for (i in 1:N)
  sample.min[i] <- min(runif(12,1,10))

hist(sample.min,freq=FALSE, xlab="sample min", ylab="probability", main="Density function, sampling distribution of sample minimum")
plot(ecdf(sample.min),xlab="sample min", main="Empirical cumulative probability distribution function",ylab="Probability")

10.2 Exact sampling distributions

Sometimes it is possible to determine sampling distributions exactly.

Example Assume \(\small X_i\) ~ i.i.d. Unif[0,1], \(i=1,...,12\) (This means that we have twelve random variables \(\small X_1\) through \(\small X_{12}\) that are independent and identically distributed according to a uniform distribution on the interval [0,1]). Let’s compute the cumulative probability distribution for the maximum of all twelve \(\small X_i\).

First, convince yourself that for any \(\small X_i\), \(\small P(X_i \le x) = x\) for \(\small 0 \le x \le 1\).

The cdf \(\small F(x)\) is computed as: \(\small F(x)\)

\(\small = P(max (X_1,X_2,X_3,...,X_{12}) \le x)\)

\(\small = P(X_1 \le x, X_2 \le x, ..., X_{12} \le x)\)

\(\small = P(X_1 \le x) \cdot P(X_2 \le x) \cdot , ..., \cdot P(X_{12} \le x)\) by independence

\(\small = x^{12}\)

The density function \(\small f(x)\) is given/defined as \(\small f(x)= F'(x)\), so \(\small f(x)= 12 \cdot x^{11}\).

Let’s compare the exact cumulative probability function found above to the cumulative probability function found by simulation:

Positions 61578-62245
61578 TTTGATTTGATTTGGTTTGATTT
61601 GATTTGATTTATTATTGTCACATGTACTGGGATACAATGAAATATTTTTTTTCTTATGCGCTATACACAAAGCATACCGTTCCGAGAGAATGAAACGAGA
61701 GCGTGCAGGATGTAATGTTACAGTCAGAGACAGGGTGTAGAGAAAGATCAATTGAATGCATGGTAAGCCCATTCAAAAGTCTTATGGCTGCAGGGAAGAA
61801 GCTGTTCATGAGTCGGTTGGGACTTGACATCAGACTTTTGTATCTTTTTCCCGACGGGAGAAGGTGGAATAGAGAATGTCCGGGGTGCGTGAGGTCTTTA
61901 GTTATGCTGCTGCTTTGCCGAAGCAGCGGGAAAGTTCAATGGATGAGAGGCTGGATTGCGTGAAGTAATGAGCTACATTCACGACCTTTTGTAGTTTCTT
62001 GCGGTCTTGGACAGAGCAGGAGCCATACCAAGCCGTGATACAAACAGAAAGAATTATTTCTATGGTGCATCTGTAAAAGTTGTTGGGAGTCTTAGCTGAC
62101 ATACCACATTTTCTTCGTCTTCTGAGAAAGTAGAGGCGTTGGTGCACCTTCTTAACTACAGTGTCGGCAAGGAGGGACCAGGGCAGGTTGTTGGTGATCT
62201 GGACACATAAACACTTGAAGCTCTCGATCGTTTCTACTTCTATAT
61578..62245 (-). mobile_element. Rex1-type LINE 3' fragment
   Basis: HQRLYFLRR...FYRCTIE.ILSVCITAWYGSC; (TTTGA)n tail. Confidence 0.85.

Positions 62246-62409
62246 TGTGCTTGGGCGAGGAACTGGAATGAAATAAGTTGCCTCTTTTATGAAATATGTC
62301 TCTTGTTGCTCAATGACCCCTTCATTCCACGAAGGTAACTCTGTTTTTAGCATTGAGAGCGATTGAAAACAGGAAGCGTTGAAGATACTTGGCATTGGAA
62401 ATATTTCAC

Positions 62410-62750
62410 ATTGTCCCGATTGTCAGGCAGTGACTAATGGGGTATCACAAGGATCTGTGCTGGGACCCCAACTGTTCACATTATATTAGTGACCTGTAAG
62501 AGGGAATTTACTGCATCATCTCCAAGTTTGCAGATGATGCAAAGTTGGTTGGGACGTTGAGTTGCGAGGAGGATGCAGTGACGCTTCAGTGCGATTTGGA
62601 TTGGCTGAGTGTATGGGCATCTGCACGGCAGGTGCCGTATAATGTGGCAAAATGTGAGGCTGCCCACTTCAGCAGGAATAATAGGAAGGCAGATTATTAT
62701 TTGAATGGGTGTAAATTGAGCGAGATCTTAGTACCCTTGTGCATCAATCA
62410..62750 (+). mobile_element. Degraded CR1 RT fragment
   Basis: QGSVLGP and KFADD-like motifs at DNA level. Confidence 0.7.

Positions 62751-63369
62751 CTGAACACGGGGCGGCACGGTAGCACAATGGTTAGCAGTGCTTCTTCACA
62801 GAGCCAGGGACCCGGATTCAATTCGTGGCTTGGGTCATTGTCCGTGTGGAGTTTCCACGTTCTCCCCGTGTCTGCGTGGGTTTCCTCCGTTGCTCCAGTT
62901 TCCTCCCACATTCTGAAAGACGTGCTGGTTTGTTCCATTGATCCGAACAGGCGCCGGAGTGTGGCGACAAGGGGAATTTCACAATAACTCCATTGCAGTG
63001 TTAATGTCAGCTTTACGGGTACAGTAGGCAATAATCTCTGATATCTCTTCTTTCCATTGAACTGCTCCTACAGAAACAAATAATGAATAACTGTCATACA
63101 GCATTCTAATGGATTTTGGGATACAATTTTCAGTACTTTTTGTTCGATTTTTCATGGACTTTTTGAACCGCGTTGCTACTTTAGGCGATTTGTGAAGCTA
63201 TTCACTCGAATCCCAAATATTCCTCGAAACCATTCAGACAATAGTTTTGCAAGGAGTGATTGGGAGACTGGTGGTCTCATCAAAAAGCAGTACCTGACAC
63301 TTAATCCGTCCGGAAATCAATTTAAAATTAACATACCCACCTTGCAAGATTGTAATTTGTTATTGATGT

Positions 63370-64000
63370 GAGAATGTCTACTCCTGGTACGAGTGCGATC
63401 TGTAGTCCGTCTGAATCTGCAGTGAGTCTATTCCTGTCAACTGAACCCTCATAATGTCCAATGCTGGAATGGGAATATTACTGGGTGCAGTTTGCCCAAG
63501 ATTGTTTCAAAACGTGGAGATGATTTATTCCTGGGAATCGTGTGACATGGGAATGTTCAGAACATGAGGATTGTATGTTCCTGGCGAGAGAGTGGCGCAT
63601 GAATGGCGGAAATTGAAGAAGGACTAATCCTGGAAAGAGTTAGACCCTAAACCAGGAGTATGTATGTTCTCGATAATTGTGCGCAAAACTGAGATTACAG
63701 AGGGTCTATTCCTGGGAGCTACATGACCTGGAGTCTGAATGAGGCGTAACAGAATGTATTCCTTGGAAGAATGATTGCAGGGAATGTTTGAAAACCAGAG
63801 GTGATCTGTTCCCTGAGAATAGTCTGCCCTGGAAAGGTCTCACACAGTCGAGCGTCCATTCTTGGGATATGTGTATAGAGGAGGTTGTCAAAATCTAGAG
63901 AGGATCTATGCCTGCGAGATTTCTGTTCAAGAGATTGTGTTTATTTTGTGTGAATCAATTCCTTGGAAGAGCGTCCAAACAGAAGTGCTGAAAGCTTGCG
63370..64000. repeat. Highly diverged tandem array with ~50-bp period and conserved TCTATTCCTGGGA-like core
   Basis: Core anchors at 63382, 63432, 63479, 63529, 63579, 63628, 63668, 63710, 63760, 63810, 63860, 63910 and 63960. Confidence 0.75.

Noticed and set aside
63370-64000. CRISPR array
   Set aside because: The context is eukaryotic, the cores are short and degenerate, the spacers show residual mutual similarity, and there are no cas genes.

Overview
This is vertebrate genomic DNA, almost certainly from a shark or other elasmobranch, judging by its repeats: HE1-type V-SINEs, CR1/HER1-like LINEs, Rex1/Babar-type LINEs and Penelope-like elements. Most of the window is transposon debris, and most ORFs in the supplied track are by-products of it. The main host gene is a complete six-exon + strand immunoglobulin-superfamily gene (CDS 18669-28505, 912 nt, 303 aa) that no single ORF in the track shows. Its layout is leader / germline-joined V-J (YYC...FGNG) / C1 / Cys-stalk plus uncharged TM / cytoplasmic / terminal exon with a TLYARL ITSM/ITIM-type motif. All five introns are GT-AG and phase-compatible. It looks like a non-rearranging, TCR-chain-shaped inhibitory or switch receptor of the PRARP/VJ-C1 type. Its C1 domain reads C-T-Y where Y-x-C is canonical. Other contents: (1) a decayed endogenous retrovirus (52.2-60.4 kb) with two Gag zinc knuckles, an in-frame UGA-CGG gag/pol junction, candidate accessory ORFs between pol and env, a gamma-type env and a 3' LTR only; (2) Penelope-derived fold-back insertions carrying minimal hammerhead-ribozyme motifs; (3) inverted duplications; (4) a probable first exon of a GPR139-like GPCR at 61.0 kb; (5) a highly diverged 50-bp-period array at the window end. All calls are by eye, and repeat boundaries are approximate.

N <- 100 
s.max <- numeric(N)
for (i in 1:N)
  s.max[i] <- max(runif(12,0,1))
y <- ecdf(s.max)
plot(y,lty=1, main = "empirical and exact F(X), sample maximum",xlab="sample minimum",ylab="F(x)")

legend('topleft',legend=c("exact F(x)","simulated F(x)"),fill=c("red","black"))
x <- seq(0,1,0.01)
y <- x^12
lines(x, y, col="red")

The above example is a special case of this theorem:

Theorem Suppose we have continuous random variables \(\small X_1, X_2, ..., X_n\) that are i.i.d. with pdf \(\small f(x)\) and cdf \(\small F(x).\) Define \[\small X_{min} = min ( X_1,X_2,X_3,...,X_n) \text{ and } \small X_{max} = max ( X_1,X_2,X_3,...,X_n)\] Then the pdf’s for \(\small X_{min}\) and \(\small X_{max}\) are \[ \small f_{min} = n \cdot (1-F(x))^{n-1} \cdot f(x)\] and \[ \small f_{max} = n \cdot \lgroup F(x) \rgroup ^{n-1} \cdot f(x)\]

10.3 Assignment

Assume \(x_1, x_2, x_3\) are uniform discrete integer random variables \(0 \le x_i \le 10\). Find the simulated and exact sampling distribution for \(z=max\{x_1, x_2, x_3\}\).

10.4 Theoretical approximations

We cover this topic in detail later. Much of traditional hypothesis testing makes use of the fact that, for large enough samples, the distribution of a certain parameter such as the mean can be approximated by a known distribution. One very useful theorem is the Central Limit Theorem:

10.4.1 Central limit theorem CLT

The central limit theorem states that, under certain conditions, the distribution of sample means approaches the standard normal distribution: Let \(\small X_1, X_2, X_3, ...,X_n\) be independent and identically distributed random variables with finite mean \(\small \mu\) and finite variance \(\small \sigma^2\). \(\overline{X}_n\) denotes the sample mean \(\sum_{i=1}^n \small X_i\). Then, for any constant z, \[ lim_{n \rightarrow \infty } P( \frac{ \overline{X}_n - \mu}{\frac{\sigma}{\sqrt{n}}} \le z)=\Phi(z)\] where \(\small \Phi(z)\) is the cumulative distribution function of the standard normal distribution. We also write \[ \frac{\sqrt{n}(\overline{X}_n - \mu)}{\sigma} \rightarrow \mathcal{N} (0,1).\]